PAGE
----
Because consumers had a reasonable expectation that the fruit terms mango, açaí, and passionfruit represent an ingredient, and are not generic labels that can be construed broadly such as the flavor vanilla, the plaintiffs adequately maintained the position that a significant portion of the general public consuming these Products could be misled by the names of the Products.[33] Therefore, these specific fruit terms used by Starbucks presented consumers with both the anticipation and assumption that the Products contained those ingredients, not just a flavorful burst of water, grape juice concentrate, and sugar.[34] Thus, the Court denied Starbucks’s motion to dismiss the first five causes of action—the reasonable consumer claims—which are expected to advance through the judicial process.[35]

II. Discussion

False and deceptive practice lawsuits are not uncommon as consumers expect brands to deliver on a promise for a specific ingredient and flavor.[36] As evidenced by Kominis, the Starbucks Refreshers lawsuit brought term specificity into litigation, attracting a flavor versus ingredient debate. Importantly, the Court has maintained the position that mango, açaí, and passionfruit are not flavored terms.[37] Starbucks’s intention in naming the Products is irrelevant, as the focus is on the reasonable consumer. A reasonable consumer would be correct to think that mango, açaí, and passionfruit, displayed alongside similar terms, describe both a flavor and an ingredient of the Products.[38] The Court has affirmatively held that a reasonable consumer can be misled by the name of a drink when it includes a flavor that is not an ingredient in a drink and when that flavor is not easily ascertained by the general public.[39]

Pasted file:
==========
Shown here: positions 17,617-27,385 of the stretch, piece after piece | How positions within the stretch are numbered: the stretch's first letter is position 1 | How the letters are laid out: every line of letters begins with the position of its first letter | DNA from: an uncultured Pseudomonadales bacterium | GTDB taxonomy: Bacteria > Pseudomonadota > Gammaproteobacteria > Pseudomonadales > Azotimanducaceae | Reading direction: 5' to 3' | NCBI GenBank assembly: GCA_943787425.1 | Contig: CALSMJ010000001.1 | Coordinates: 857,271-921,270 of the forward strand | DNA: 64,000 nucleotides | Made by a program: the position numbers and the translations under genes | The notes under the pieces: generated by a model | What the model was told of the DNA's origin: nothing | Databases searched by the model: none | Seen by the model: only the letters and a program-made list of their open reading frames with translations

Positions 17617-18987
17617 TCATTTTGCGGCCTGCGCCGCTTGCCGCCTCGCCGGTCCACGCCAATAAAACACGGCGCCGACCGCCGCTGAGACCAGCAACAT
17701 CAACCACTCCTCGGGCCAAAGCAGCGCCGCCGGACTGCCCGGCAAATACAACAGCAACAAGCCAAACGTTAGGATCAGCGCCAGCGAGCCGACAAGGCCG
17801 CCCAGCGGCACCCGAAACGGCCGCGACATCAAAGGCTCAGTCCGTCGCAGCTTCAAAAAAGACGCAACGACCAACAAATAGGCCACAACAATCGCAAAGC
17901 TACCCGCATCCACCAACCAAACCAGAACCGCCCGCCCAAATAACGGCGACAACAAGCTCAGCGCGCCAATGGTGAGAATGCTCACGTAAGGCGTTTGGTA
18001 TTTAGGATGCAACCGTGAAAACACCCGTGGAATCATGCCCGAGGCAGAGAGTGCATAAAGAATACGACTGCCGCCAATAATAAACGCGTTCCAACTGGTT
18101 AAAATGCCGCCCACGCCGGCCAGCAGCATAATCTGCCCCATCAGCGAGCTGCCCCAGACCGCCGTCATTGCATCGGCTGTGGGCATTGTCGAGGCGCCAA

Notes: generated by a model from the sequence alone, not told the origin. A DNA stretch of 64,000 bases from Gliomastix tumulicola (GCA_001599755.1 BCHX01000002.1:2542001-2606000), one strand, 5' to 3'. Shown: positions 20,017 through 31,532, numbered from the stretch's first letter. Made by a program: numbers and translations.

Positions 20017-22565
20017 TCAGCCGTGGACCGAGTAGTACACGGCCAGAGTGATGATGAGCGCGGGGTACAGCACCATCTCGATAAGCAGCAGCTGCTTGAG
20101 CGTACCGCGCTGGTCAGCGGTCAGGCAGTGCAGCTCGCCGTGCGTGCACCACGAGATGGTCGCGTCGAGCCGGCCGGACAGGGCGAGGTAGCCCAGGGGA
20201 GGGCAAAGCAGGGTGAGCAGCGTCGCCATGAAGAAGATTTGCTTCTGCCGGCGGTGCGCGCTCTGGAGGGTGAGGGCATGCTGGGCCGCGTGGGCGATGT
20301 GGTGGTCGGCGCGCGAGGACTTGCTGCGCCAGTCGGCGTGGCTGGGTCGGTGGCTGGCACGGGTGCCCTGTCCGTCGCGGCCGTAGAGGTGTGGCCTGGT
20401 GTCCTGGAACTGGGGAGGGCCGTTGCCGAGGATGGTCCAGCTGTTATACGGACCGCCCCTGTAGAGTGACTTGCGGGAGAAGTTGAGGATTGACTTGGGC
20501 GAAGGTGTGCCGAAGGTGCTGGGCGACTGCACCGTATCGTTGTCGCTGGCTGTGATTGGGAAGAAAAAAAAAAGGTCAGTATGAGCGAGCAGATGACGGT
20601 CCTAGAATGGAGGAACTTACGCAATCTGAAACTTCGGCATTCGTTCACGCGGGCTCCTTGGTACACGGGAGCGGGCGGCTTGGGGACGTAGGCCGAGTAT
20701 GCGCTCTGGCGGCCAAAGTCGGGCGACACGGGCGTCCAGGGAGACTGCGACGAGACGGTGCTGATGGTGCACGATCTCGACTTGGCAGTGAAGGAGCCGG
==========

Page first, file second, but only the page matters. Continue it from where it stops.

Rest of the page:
Next, the Court provided an apparent cure to accurately name products for entities similarly situated to Starbucks in manufacturing, marketing, naming, advertising, and selling beverage products.[40] Starbucks may have avoided litigation had it provided an affirmative statement as to whether the Products contained the actual fruits listed in the Products’ names or were merely flavored like those fruits. By analogy, the Court referenced Mantikas v. Kellogg Company where a product’s packaging featured affirmative statements indicating the presence of something as an ingredient rather than a flavor.[41]

In Mantikas, the United States Second Circuit Court of Appeals reversed in part the dismissal of a claim where the cracker product subject to litigation was described as “whole grain” and “made with whole grain.”[42] In its reasoning, the Second Circuit applied the principle that a misleading statement must be viewed in light of its context on the product label or advertisement as a whole.[43] In applying this principle, the Court found that the statements were misleading because they communicated to the reasonable consumer that the grain in the product is “predominately, if not entirely whole grain” even when the rest of the cracker product’s packaging failed to indicate the share of grain content as whole grain.[44] The court concluded that this bolded statement sufficiently dispelled confusion throughout the rest of the cracker packaging.[45] However, there is no such affirmative statement indicated in Starbucks’s advertising of the Products.

Moreover, a disclosure statement could have mitigated the impact of the reasonable consumer claims.[46] The Court in Kominis specifically distinguished the case at bar from Angeles v. Nestlé USA, Inc.[47] In Angeles, a consumer claimed she was deceived by “lemon-flavored” water which did not contain appreciable amounts of actual lemon.[48] However, Angeles was dismissed because the packaging expressly stated “contains no juice” and the affirmative statement that the water in question was nothing more than “flavored mineral water” was sufficient to avoid misleading a reasonable consumer.[49] In contrast, there was no disclaimer nor disclosure in the Kominis case.[50] Starbucks failed to provide an affirmative statement that there was no mango, açaí, or passionfruit contained in the products, which could have cured such reasonable consumer confusion.[51]